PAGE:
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6:31 PM Fri, Feb. 15th
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Airborne vets on a mission; could use help

A bestseller entitled "Chicken Soup for the Veteran's Soul" contains "Stories to stir the Pride and Honor the Courage of Our Veterans."

The stories touch veterans and non-veterans alike and render an understanding of why a strong bond exists among veterans. That same bond flourishes locally in the Northern Arizona All Airborne Association, a Chapter of the 82d Airborne Association. The 82d Airborne formed in Europe during WWII and was the first such organization chartered by the U.S. Congress in 1999.

The local chapter formed immediately thereafter and is open to all Airborne-qualified persons. Members have served with all five Airborne Divisions, Glider Services, Special Forces, Navy Seals, Pathfinders, Delta Force, and the Force Recon. These are the Army, Air Force, Navy and Marine personnel who were (and are) at the forefront of most high-risk military operations.

The Airborne Forces constitute about 3 percent of the active duty forces, yet have suffered about 20 percent of the casualties because of the nature of their missions. The 325th Airborne Infantry Regiment of the 82d Airborne, in conjunction with the tank divisions, spearheaded the assault into Iraq. The 173rd Airborne Brigade flew 1,800 miles to jump into Northern Iraq. Airborne-qualified special operations soldiers recovered the remains of Lori Piestewa when they rescued Jessica Lynch. Our brothers continue to operate as "Specialists in Warfare" in several countries in the Middle East, whether we hear about them or not. Usually, we don't.

Our Northern Arizona Chapter has 26 life members among its total membership, which guarantees us an active charter in perpetuity. It can never be disbanded. Membership has grown, as a percentage, faster than any other chapter.

We have two young Airborne-qualified women we are proud to call our comrades and members, the only chapter in the National Association to be so privileged.

The chapter and its members have agreed to undertake another special assignment: to have its own clubhouse. The chapter has asked a local landowner to donate a parcel of land for this purpose, and it appears it will happen, provided the chapter can raise the necessary capital to build such a clubhouse-a reasonable condition.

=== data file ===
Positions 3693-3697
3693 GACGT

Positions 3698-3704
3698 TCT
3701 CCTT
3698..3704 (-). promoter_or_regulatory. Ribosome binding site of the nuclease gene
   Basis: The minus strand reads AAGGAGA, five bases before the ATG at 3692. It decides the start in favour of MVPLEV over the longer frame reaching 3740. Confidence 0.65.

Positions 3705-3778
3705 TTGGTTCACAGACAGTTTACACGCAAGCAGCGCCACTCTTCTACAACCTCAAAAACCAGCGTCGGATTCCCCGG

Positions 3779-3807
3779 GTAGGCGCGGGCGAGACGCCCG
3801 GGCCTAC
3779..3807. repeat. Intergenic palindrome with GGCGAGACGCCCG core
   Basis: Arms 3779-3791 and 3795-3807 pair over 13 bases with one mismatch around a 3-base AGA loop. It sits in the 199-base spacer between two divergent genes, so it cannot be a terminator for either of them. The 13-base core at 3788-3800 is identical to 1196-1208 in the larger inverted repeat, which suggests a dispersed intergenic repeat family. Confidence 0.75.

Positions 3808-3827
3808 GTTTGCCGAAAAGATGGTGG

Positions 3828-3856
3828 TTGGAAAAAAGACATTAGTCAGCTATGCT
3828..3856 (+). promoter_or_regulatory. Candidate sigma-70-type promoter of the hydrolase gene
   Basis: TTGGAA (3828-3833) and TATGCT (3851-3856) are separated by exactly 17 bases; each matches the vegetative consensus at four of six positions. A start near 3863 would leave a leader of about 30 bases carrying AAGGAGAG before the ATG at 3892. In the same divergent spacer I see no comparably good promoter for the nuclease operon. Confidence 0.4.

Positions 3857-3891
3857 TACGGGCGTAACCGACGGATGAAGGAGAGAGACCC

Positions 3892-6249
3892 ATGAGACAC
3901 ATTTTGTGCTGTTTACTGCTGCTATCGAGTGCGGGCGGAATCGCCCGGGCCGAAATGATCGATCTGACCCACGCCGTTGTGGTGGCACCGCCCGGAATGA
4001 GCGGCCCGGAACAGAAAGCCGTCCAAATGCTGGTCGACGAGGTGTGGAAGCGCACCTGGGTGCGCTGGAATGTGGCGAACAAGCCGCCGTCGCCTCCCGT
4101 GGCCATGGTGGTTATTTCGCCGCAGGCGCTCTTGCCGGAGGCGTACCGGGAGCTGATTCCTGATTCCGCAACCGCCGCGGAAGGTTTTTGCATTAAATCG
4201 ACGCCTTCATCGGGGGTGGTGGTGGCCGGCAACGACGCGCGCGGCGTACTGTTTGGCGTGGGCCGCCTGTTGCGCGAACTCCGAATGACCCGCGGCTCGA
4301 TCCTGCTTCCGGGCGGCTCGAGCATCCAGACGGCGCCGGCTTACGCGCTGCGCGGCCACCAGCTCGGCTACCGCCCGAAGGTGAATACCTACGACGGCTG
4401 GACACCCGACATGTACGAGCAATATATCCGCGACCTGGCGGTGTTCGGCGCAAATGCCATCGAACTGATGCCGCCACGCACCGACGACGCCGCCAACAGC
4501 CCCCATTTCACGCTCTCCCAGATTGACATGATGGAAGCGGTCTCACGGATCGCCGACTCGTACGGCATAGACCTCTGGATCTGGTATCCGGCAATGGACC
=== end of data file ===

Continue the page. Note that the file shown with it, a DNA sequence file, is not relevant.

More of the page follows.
Accordingly, the chapter is soliciting donations from the public to "accomplish our mission." The chapter has a building designer who is agreed to draw preliminary plans for such a building. In addition, chapter members and platoons of other veterans as well as members of the public will do much of the physical work, including the framing, plumbing, electrical, sheetrock work, etc.,

And we believe we will receive the materials, in part, through discounts or donations. The chapter is setting a target of $25,000 cash it will raise to build the structure where we can share our "chicken soup."

Some have asked how we differentiate ourselves from the American Legion and the Veterans of Foreign Wars. We have great respect and appreciate those organizations. The answer lies in the pride the members of our chapter have in the past and present accomplishments of their member units.

We ask the public's help to build our own clubhouse. Donations, in any amount, can go by mail to Vaun F. Skellenger, Chapter Treasurer, Special Clubhouse Building Fund, 3325 Lynx Lake Drive, Prescott Valley, AZ 86314.

We will permanently memorialize the names of all donors who contribute $25 or more on our prominently displayed Wall of Honor in our clubhouse to be.

(Henry Camarot is an airborne veteran of World War II, a retired attorney and former state legislastor.)


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